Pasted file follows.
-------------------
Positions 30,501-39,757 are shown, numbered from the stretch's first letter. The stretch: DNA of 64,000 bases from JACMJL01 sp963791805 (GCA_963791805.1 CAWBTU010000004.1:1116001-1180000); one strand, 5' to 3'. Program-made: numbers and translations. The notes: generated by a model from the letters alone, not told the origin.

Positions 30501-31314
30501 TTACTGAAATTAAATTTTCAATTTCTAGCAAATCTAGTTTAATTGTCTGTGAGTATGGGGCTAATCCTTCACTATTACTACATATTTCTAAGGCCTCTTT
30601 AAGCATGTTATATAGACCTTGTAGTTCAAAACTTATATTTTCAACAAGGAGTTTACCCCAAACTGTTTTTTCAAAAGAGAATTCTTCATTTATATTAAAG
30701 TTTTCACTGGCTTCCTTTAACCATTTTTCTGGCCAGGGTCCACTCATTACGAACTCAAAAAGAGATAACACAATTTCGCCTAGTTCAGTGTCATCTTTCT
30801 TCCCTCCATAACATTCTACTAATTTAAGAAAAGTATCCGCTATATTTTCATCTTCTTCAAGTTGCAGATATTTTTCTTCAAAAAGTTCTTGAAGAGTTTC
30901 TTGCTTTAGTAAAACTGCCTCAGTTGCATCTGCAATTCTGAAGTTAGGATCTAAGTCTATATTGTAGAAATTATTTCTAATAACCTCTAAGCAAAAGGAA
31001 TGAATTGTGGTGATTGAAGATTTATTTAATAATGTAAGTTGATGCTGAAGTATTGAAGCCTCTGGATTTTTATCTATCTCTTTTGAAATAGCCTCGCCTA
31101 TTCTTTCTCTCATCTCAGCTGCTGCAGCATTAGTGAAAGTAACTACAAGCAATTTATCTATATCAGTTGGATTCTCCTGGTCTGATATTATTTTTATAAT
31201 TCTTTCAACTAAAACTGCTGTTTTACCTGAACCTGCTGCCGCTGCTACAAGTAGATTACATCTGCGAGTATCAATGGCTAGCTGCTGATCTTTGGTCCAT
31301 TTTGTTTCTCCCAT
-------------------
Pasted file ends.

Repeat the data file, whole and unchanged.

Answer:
Positions 30,501-39,757 are shown, numbered from the stretch's first letter. The stretch: DNA of 64,000 bases from JACMJL01 sp963791805 (GCA_963791805.1 CAWBTU010000004.1:1116001-1180000); one strand, 5' to 3'. Program-made: numbers and translations. The notes: generated by a model from the letters alone, not told the origin.

Positions 30501-31314
30501 TTACTGAAATTAAATTTTCAATTTCTAGCAAATCTAGTTTAATTGTCTGTGAGTATGGGGCTAATCCTTCACTATTACTACATATTTCTAAGGCCTCTTT
30601 AAGCATGTTATATAGACCTTGTAGTTCAAAACTTATATTTTCAACAAGGAGTTTACCCCAAACTGTTTTTTCAAAAGAGAATTCTTCATTTATATTAAAG
30701 TTTTCACTGGCTTCCTTTAACCATTTTTCTGGCCAGGGTCCACTCATTACGAACTCAAAAAGAGATAACACAATTTCGCCTAGTTCAGTGTCATCTTTCT
30801 TCCCTCCATAACATTCTACTAATTTAAGAAAAGTATCCGCTATATTTTCATCTTCTTCAAGTTGCAGATATTTTTCTTCAAAAAGTTCTTGAAGAGTTTC
30901 TTGCTTTAGTAAAACTGCCTCAGTTGCATCTGCAATTCTGAAGTTAGGATCTAAGTCTATATTGTAGAAATTATTTCTAATAACCTCTAAGCAAAAGGAA
31001 TGAATTGTGGTGATTGAAGATTTATTTAATAATGTAAGTTGATGCTGAAGTATTGAAGCCTCTGGATTTTTATCTATCTCTTTTGAAATAGCCTCGCCTA
31101 TTCTTTCTCTCATCTCAGCTGCTGCAGCATTAGTGAAAGTAACTACAAGCAATTTATCTATATCAGTTGGATTCTCCTGGTCTGATATTATTTTTATAAT
31201 TCTTTCAACTAAAACTGCTGTTTTACCTGAACCTGCTGCCGCTGCTACAAGTAGATTACATCTGCGAGTATCAATGGCTAGCTGCTGATCTTTGGTCCAT
31301 TTTGTTTCTCCCAT